How to Hold the Champagne Glass – Keep in mind, that our family knows nothing about proper champagne etiquette. When we party or celebrate it’s beer and whiskey! So this is all new to me as well… When it comes to the etiquette behind holding a glass of Champagne, it is important to consider the type of Champagne glass used and the four main parts of any wine glass: the rim, the bowl, the stem, and the base. In the case of a flute glass or tulip glass, etiquette dictates holding by the long, narrow stem in order to avoid smudging the glass and warming up the contents with the heat of one’s hand. Flute and tulip glasses can be temporarily held by the rim, although this glass hold blocks the area where the taster would take a sip. This hold can also smudge the top section of the glass. These two types of glass can also be held by the disk-shaped base without smudging or warming the liquid inside.
What Temp to Serve? Champagne is always served cold; its ideal drinking temperature is 45 to 48 °F. Often the bottle is chilled in a bucket of ice and water, half an hour before opening, which also ensures the Champagne is less gassy and can be opened without spillage. Champagne buckets are made specifically for this purpose and often have a larger volume than standard wine-cooling buckets to accommodate the larger bottle, and more water and ice.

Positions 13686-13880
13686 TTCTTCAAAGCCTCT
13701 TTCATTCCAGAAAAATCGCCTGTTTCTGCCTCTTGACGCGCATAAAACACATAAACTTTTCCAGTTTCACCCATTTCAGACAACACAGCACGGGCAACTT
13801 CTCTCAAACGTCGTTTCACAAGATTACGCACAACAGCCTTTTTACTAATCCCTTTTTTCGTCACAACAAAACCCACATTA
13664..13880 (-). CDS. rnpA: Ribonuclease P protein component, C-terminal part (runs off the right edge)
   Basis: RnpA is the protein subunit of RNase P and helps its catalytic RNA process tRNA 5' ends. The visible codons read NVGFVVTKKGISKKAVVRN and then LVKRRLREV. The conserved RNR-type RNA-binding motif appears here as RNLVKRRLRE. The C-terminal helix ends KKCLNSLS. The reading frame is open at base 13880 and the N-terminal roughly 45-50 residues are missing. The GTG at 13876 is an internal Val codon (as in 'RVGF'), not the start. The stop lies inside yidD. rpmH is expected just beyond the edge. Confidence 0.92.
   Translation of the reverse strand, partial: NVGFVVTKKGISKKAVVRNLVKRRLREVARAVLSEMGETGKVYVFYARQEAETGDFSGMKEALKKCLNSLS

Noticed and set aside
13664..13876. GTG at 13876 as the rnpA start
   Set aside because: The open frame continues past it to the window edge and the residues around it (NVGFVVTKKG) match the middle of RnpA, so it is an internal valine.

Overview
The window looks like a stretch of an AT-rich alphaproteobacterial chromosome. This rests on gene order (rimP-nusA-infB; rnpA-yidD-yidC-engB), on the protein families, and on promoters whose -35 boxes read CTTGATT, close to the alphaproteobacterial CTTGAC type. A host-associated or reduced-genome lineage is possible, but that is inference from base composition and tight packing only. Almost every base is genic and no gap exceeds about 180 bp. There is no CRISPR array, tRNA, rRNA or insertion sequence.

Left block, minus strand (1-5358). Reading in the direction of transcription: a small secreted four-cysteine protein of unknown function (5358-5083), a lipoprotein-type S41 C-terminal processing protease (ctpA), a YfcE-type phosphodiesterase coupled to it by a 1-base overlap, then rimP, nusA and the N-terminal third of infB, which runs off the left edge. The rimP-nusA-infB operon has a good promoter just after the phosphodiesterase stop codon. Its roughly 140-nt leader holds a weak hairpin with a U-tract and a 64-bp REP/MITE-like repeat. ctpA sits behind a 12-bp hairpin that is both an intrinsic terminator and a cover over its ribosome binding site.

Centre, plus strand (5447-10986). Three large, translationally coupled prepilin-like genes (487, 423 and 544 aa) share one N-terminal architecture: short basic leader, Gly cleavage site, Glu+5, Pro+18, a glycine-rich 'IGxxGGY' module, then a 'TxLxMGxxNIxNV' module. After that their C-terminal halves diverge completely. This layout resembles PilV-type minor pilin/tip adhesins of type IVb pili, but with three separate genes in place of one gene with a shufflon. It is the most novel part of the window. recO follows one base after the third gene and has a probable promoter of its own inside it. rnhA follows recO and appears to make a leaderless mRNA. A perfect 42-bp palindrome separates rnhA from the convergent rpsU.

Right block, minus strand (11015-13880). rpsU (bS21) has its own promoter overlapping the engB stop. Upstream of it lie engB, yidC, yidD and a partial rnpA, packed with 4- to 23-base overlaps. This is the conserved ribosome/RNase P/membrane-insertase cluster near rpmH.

How to Best Open – To reduce the risk of spilling or spraying any Champagne, the bottle is opened by holding the cork and rotating the bottle at an angle in order to ease out the stopper. This method, as opposed to pulling the cork out, prevents the cork from flying out of the bottle at speed (the expanding gases are supersonic). Also, holding the bottle at an angle allows air in and helps prevent the champagne from geysering out of the bottle.
How to Best Pour– Pouring sparkling wine while tilting the glass at an angle and gently sliding in the liquid along the side will preserve the most bubbles, as opposed to pouring directly down to create a head of “mousse”, according to a study, On the Losses of Dissolved CO2 during Champagne serving, by scientists from the University of Reims. Colder bottle temperatures also result in reduced loss of gas. Additionally, the industry is developing Champagne glasses designed specifically to reduce the amount of gas lost.What are the Best Known Brands: If you are looking to give a bottle of Champagne as a gift you can’t really go wrong with one of the names listed below.
- Dom Pérignon
- Moet & Chandon
- Veuve Clicquot
- Louis Roederer
(Source: Luxatic; thegoodlifefrance.com; francetoday.com; vinovest.com)